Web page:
View Comments Julianne Hough & Aaron Tveit in ‘Grease Live'(Photo: Kevin Estrada/FOX) The Creative Arts Emmy Awards were held on September 10 and 11, and the stage got a lot of love on the small screen. The live telecasts of Grease and The Wiz took home trophies, as did a Tony winner turned late night host and two Broadway alums in guest performances.Fox and Paramount Television’s Grease: Live won four awards: Outstanding Special Class Program, Technical Direction, Production Design (for Tony nominee David Korins) and Lighting Design and Direction. Paul Tazewell, who won a Tony Award earlier this year for Hamilton’s costume design, won for his work on NBC’s The Wiz Live!The Guest Actor awards for both Drama and Comedy went to Broadway alums. Tony nominee Hank Azaria won for Ray Donovan, and Peter Scolari, who can currently be seen in Wicked, was awarded for his work on Girls. The latter was a late addition to the nominee roster, replacing Peter MacNicol who was ruled ineligible.The Late Late Show with James Corden won for Interactive Program, and the Tony winner received an additional award in the Variety Special for the show’s Carpool Karaoke primetime special.Two series with a theatrical sensibility were awarded, as well. The CW comedy Crazy Ex-Girlfriend earned trophies for Single-Camera Picture Editing and Choreography, while the orchestra-centered Mozart in the Jungle picked up an award for Sound Mixing.The Primetime Emmy awards will be held on September 18. This year’s nominees include Tony winners Audra McDonald, Bryan Cranston, Liev Schreiber, Kevin Spacey, Viola Davis and Judith Light.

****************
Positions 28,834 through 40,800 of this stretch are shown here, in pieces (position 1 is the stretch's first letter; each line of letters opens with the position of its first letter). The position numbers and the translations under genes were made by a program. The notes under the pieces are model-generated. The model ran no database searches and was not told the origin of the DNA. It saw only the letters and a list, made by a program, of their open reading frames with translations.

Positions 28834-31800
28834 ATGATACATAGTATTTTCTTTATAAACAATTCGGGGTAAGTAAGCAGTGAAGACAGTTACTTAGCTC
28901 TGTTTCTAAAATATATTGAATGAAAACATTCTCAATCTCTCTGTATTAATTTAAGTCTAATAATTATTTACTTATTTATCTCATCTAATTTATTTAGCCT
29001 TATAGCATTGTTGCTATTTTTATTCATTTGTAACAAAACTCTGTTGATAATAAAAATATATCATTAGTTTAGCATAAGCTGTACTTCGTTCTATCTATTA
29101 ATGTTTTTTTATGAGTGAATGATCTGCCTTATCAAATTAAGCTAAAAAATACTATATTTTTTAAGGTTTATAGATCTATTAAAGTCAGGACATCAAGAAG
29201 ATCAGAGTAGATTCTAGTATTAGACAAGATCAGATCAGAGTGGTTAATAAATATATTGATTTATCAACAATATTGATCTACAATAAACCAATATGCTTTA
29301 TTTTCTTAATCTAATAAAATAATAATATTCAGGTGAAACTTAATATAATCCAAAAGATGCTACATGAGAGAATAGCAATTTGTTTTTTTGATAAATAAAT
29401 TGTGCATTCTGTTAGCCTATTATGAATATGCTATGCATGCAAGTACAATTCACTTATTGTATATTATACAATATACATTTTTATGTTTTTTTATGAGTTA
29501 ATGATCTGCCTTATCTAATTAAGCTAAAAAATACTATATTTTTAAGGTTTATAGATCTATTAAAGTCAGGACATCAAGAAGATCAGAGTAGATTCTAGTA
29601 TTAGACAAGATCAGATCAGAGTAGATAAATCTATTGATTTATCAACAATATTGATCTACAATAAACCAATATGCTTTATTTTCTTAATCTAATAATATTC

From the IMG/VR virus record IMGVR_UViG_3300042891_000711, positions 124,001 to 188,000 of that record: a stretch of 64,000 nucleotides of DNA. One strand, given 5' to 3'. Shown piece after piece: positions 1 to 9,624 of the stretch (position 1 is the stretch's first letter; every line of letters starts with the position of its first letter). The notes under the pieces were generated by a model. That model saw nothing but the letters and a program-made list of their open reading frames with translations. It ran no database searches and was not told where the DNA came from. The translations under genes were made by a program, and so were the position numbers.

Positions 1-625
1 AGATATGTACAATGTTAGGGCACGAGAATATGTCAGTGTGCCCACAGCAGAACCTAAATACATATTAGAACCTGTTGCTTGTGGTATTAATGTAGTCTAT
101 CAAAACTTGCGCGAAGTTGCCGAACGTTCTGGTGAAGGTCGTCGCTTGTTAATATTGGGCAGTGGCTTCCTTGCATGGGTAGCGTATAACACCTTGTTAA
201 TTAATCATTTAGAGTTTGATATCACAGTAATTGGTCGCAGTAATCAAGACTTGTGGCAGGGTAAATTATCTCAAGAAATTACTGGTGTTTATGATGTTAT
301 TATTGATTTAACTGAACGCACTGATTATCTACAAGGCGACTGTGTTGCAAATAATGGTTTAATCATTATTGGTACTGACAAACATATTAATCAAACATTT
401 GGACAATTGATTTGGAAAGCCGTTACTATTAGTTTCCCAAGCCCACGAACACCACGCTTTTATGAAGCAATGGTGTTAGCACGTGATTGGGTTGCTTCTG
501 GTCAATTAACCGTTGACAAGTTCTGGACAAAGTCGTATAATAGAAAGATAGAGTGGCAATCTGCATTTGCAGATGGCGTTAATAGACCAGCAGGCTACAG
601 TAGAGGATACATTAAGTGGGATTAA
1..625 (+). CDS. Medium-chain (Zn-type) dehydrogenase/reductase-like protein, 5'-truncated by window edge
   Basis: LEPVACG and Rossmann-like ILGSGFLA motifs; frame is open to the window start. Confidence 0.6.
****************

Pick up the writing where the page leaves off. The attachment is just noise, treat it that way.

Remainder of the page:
Padraig Harrington is celebrating his first PGA tour title since 2008 after capturing the Honda Classic yesterday.The former Open winner took the title after a dramatic play-off with Daniel Berger and has now secured a spot at the Masters in Augusta next month.43 year old Harrington came from five shots back with 11 holes remaining.